Seamstress takes pride in Western wear

Kathy Corgatelli NeVille / for Farm & Ranch
Seamstress Tammy Golder isn't afraid to try unusual combinations. Here she adds sequined lace to camouflage fabric for a rodeo queen outfit for Shaine Ritchie. Ritchie, 14, of Shelley likes to work with area veterans, so Golder made the connection with this design. Golder keeps a notepad handy so when she can't sleep at night she can sketch new designs.

SHELLEY — Lace, rhinestones, sequins and camouflage — wait, what?

Seamstress Tammy Golder is known for combining unusual materials when she sews Western wear for rodeo queen contestants locally and around the United States and Canada.

“I make every dress a little different for every girl to fit their personalities,” Golder said, surrounded by stacks of fabrics, thread and several sewing machines in a cozy little corner of her Shelley area home. “That’s the way I like to do it.”

Golder carefully cuts out several sequined-adorned swirls of lace, and tacks them to the top of a bodice cut from camouflage fabric. The outfit is for contestant Shiane Ritchie, of Shelley, a loyal supporter of veterans groups. Golder trims and re-trims until the lace forms a unique neckline.

“I like to make dresses that girls feel like they look good in,” she said. “If they feel confident and happy in what they’re wearing, then they’re more likely to present themselves better onstage.”

A confident presentation before discriminating judges is critical for every queen contestant, along with horsemanship, polished speeches and knowledge of rodeo facts and competitors. Golder has made about 10 dresses for Shiane, 14, who has competed since age 7.

Shiane believes Golder has a magical touch.

“It’s awesome, it’s like a Cinderella story, she’s like having a fairy godmother,” Shiane joked. “I even gave her a wand once.”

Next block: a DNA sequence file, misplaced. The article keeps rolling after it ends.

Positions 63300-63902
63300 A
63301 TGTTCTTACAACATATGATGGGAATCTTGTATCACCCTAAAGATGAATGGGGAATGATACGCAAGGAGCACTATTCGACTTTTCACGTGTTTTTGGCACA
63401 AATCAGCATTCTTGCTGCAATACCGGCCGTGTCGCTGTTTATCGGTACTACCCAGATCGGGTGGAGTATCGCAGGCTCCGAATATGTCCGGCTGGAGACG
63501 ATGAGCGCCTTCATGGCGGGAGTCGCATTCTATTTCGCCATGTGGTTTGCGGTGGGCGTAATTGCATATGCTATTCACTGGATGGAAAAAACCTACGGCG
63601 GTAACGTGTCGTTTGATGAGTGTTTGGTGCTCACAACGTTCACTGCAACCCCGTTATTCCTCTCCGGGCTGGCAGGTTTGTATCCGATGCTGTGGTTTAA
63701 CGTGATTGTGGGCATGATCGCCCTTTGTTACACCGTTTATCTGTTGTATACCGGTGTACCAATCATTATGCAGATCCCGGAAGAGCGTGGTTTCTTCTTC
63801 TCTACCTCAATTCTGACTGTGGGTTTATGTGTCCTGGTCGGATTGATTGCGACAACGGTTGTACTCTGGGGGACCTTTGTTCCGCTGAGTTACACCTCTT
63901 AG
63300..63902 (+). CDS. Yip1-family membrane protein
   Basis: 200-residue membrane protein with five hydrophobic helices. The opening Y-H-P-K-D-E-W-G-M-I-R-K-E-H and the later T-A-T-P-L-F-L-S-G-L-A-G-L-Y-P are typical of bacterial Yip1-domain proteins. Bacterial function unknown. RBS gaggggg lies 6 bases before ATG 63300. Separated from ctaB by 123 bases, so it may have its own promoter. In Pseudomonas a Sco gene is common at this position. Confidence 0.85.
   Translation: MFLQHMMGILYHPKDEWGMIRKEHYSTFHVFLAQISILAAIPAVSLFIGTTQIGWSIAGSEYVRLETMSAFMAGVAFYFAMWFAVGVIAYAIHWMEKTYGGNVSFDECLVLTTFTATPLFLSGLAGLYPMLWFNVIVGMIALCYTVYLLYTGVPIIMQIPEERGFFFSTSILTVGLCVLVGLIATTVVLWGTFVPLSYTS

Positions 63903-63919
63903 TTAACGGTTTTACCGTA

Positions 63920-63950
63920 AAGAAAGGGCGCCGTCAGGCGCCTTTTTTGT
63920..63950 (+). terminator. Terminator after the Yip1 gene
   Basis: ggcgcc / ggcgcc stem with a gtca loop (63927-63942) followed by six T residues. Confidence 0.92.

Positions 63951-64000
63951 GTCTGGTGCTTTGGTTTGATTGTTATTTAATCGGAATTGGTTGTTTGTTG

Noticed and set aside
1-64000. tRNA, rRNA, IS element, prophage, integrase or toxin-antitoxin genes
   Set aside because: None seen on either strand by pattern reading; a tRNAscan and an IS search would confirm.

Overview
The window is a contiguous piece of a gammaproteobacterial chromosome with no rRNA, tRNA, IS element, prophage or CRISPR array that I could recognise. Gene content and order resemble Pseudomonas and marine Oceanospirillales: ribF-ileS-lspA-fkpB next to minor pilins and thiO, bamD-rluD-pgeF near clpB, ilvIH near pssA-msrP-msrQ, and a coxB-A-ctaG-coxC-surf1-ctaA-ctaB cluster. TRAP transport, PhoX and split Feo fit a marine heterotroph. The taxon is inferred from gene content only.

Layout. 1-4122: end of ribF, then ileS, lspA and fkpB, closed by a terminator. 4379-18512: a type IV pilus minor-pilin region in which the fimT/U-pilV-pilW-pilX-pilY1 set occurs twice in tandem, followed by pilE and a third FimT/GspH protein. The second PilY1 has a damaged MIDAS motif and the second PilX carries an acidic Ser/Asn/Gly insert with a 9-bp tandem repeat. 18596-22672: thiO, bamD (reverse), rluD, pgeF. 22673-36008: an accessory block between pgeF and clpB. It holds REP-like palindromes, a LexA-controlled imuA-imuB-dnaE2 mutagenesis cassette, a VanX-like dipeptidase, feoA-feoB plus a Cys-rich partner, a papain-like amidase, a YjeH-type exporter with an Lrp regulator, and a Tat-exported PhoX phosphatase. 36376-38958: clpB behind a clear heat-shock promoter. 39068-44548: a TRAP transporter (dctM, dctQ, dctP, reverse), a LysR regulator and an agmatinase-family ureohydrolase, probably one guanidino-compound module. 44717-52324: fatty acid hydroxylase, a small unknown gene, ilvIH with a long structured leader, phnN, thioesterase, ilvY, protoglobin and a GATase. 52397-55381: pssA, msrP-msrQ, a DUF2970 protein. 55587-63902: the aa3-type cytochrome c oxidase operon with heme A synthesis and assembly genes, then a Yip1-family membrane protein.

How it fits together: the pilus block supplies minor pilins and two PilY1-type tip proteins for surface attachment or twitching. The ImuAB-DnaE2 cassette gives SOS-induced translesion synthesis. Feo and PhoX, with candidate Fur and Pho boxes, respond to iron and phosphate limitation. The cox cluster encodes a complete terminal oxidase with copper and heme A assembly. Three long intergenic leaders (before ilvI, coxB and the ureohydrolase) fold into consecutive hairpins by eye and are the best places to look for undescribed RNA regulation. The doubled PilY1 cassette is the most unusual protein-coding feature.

Shiane is just one of Golder’s clients. Golder completes six to eight dresses a year. She puts countless hours into one outfit.

“Once I spent two days making a dress, but that’s all I did for that two days,” she said.

Many outfits are easily modified with removable fringe, and capes. Additional tops, skirts and a pair of slacks or jeans transform an outfit. For additional variety, hats and boots are decorated to match.

“I design the outfits so that they can be worn in multiple ways because queening is very expensive,” Golder said.

When Golder’s daughter, Samantha Golder, of Shelley, decided to compete 11 years ago, Golder was shocked at the prices.

“A dress cost about $3,000,” she said. “Being a single mom, I couldn’t afford that, but I could sew.”

Samantha Golder covets the very first dress her mom made just for her. Over the years, others have borrowed it, and it was even sold, but today it has a special place in Golder’s closet.

“It’s been taken in, and let out to fit all the contestants who borrowed it over the years. I even tracked it down to get it back,” Samantha Golder said.

Both Golders sew and sell extra large-sized cowboy wild rags. The kind of neck scarves cowboys and cowgirls prefer. They can measure up to 60 inches square, and are made from charmeuse, a fabric that looks like silk but wears like iron.

“My son, Nick Merritt, is a working cowboy, and he asked me to sew him some instead of paying $70 for one,” Tammy Golder said. “Now all his buddies want them.”

They also sew banners, often referred to as sashes for royalty, and make saddle flower bouquets that are placed behind a saddle’s seat.

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